While Kerry Blackshear remains the priority for the Gators’ coaching staff they’re still doing their best to cover their bases by staying in touch with some of the best graduate transfers available. Many of those backup plans have already committed elsewhere but an interesting name entered the portal this past week in Tyler Scanlon from Boston University and the Gators were quick to get in touch.
Scanlon, a 6’7”, 215 pound forward originally from Virginia averaged 13.8 points, 5.0 rebounds, and 3.3 assists per game last season while also chipping in 1.4 steals on defense. The Boston University Terriers struggled last season at 15-18 but it should be noted that they were one of the youngest teams in college basketball last season (339th in experience according to KenPom) so their lack of success shouldn’t be placed on the shoulders of Scanlon.
It wasn’t long after he entered the transfer portal that Scanlon heard from Illinois, Wisconsin, Minnesota, Arkansas, and Florida and right now the buzz is that Illinois is in the lead. They’ve got space open and have made Scanlon a priority while from a Gators standpoint he’s still plan B and that isn’t the greatest recruiting pitch to start off with.
Even though the Gators can’t make him a priority right now it will be interesting to see if the chance to play for an SEC contender will make him wait around to see what happens with Blackshear. Florida has minutes available at the backup three and four spots, the positions Scanlon plays, and he could fit really well into the Gators’ offensive scheme.
If Blackshear decides to attend somewhere other than Florida and the Gators were able to land Scanlon what could he bring?
Let’s start with his shooting. He only shot 34.2% from three last season as a redshirt-junior but I think he’s a much better shooter than that number would suggest and I think his inexperienced teammates not running their offense with much fluidity lead to Scanlon needing to take a lot of tough late-clock threes. As a redshirt-sophomore he shot 39.7% from three and as a redshirt-freshman he shot 40.9% so I think he’s actually closer to a 40% 3-point shooter than he is to 34% and if he were to play for the Gators the open looks he would likely get should lead to a solid conversion rate.
What I like about Scanlon’s game is that he actually has tremendous ball skills for a forward. While not a great athlete his first step is extremely deceptive and he was beating players with ease off the bounce in the games I watched. Yes, I know the Patriot League is drastically different from the SEC but the way he was able to constantly get into the paint definitely shows some potential. A lot of his dribble drives were off straight isolation and while he likely wouldn’t be able to replicate that at the power five level a ton I still think he would be excellent at attacking closeouts.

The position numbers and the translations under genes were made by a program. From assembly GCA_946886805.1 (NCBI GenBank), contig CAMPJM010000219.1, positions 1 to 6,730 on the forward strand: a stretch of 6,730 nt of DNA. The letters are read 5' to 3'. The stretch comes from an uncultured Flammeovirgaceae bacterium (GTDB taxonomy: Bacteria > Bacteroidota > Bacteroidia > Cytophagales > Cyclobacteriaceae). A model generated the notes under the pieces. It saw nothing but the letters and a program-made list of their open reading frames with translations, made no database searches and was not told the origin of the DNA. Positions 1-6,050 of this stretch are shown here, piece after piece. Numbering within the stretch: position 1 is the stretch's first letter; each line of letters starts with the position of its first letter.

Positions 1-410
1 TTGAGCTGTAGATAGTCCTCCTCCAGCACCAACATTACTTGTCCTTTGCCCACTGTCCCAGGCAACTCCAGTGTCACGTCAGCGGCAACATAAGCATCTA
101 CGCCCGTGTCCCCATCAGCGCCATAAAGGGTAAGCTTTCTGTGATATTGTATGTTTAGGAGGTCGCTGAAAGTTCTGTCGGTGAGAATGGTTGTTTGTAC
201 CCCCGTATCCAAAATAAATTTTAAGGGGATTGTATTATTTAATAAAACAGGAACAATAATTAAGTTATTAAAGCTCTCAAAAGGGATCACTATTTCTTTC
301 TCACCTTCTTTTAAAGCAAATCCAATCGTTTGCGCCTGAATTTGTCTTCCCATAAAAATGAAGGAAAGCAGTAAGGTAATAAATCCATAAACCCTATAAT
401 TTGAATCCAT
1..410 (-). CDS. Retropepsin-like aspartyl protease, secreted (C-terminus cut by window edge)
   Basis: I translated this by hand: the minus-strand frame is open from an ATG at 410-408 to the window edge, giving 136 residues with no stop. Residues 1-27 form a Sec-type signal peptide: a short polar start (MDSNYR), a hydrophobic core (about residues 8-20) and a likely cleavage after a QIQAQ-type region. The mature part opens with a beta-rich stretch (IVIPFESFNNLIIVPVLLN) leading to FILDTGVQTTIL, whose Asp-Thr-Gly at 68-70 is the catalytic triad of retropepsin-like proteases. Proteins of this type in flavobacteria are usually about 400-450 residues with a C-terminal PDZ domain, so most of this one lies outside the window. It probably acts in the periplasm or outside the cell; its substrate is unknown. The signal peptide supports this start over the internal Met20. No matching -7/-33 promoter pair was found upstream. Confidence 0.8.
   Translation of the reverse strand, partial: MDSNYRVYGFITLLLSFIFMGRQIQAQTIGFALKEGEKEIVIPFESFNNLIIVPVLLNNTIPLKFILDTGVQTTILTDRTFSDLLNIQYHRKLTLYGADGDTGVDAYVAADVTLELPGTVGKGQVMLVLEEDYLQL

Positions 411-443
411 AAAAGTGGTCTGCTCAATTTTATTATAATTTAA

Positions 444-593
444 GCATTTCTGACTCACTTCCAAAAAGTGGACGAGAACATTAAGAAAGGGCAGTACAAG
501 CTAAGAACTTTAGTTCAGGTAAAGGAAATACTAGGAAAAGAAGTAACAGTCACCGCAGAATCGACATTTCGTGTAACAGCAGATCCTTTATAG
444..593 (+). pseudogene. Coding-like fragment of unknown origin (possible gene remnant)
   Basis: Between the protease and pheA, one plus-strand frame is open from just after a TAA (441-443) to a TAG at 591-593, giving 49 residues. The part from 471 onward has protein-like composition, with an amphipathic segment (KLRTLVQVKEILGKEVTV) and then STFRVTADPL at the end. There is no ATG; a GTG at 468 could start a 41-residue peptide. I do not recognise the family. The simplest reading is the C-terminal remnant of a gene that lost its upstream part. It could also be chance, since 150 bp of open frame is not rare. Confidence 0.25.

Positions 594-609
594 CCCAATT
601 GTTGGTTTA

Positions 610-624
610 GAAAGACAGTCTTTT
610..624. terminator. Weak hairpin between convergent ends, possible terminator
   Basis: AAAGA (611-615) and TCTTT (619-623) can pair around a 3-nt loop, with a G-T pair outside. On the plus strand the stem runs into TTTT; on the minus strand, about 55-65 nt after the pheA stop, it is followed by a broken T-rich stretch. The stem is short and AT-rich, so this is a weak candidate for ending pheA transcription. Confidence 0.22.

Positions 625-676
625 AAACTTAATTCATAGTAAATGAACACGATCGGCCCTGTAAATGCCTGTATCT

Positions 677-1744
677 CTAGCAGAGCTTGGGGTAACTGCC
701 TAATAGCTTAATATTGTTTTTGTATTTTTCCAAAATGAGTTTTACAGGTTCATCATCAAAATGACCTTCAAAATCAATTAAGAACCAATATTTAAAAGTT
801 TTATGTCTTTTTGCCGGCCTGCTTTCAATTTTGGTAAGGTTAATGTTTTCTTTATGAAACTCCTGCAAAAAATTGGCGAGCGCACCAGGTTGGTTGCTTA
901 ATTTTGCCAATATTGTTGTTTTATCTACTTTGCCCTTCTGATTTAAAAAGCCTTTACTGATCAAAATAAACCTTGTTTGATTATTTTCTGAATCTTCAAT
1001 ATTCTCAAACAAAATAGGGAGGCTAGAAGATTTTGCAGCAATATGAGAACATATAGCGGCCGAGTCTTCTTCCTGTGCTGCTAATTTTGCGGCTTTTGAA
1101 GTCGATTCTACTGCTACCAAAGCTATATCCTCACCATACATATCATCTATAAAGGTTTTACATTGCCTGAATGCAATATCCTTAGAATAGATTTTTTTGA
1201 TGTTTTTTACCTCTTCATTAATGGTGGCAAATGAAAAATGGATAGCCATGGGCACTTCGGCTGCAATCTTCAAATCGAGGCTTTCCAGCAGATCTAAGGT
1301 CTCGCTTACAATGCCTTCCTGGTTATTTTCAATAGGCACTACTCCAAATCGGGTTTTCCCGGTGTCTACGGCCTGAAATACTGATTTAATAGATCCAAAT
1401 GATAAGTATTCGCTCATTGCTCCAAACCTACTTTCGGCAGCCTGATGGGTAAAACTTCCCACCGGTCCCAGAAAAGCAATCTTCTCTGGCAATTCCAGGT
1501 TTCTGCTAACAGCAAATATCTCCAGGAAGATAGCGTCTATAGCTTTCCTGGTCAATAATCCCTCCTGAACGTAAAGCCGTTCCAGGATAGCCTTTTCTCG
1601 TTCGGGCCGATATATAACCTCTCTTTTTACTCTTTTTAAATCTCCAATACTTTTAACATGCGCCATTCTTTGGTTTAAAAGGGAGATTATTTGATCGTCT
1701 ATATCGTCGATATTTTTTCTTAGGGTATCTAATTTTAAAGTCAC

Once he gets going towards the hoop he isn’t a player that gets tunnel vision as he’s an excellent passer that puts his teammates in positions to succeed. Even though he was a forward he lead his team in assists and his 18.5% assist rate would be easily the second best on the Gators behind Andrew Nembhard. Florida lacked playmaking outside of Nembhard last year and having a ball handler like Scanlon who can make reads and deliver the proper pass would be a luxury. Scanlon was sneakily in the 78th percentile of college basketball when it came to pick and role derived offense (both his own shots and assisted shots out of the pick and role) and once again I say, for a forward on a young team that is extremely impressive.
One of the things that makes Scanlon so deadly in pick and roll settings in addition to his passing ability is the threat of his pull up jumper. Scanlon was one of the best shooters off the dribble in college basketball last season at 46.4%, pressuring defenses every time he sat behind a screen. His ability to hit jumpers off the bounce also offers incredible value in late clock situations, an area Florida struggled in last season.
Defensively Scanlon isn’t a major impact player and occasionally struggles on that end against more athletic players on the wing or stronger players on the inside. While I think Scanlon’s offensive game would translate to the power five level his defense is a bit of a concern. He’s also not a great rebounder and doesn’t block shots which could hurt his ability to play the four against some matchups.
Blackshear is still the priority for Florida and there’s a chance the Gators never really get in a good position with Scanlon if he decides to focus on one of the Big Ten programs that have made him more of a priority. However, if Scanlon is still available if Blackshear goes elsewhere I think he would be a great add for the Gators. The playmaking on the wing and the ability to shoot off the dribble would add some abilities where the Gators are currently a bit deficient and I’m a believer Scanlon’s offensive game will continue to be solid at the highest levels of college basketball. Scanlon might not be the number one priority right now but he could still be a tremendous add if the situation presents itself.